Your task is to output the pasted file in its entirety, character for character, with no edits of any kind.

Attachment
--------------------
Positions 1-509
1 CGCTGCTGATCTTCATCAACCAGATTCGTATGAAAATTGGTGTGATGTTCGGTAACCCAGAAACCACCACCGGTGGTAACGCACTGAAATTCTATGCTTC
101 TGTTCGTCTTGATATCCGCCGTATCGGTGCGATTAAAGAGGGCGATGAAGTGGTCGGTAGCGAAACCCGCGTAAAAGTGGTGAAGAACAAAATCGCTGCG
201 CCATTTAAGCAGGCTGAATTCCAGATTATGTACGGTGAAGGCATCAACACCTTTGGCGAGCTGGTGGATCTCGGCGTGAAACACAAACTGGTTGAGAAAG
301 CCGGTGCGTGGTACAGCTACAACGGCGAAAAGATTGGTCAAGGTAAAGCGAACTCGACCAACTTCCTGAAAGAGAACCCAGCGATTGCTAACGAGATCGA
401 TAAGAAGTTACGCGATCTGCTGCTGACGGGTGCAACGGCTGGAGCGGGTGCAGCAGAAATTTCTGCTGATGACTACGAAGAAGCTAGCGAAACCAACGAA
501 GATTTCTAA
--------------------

Positions 1-509
1 CGCTGCTGATCTTCATCAACCAGATTCGTATGAAAATTGGTGTGATGTTCGGTAACCCAGAAACCACCACCGGTGGTAACGCACTGAAATTCTATGCTTC
101 TGTTCGTCTTGATATCCGCCGTATCGGTGCGATTAAAGAGGGCGATGAAGTGGTCGGTAGCGAAACCCGCGTAAAAGTGGTGAAGAACAAAATCGCTGCG
201 CCATTTAAGCAGGCTGAATTCCAGATTATGTACGGTGAAGGCATCAACACCTTTGGCGAGCTGGTGGATCTCGGCGTGAAACACAAACTGGTTGAGAAAG
301 CCGGTGCGTGGTACAGCTACAACGGCGAAAAGATTGGTCAAGGTAAAGCGAACTCGACCAACTTCCTGAAAGAGAACCCAGCGATTGCTAACGAGATCGA
401 TAAGAAGTTACGCGATCTGCTGCTGACGGGTGCAACGGCTGGAGCGGGTGCAGCAGAAATTTCTGCTGATGACTACGAAGAAGCTAGCGAAACCAACGAA
501 GATTTCTAA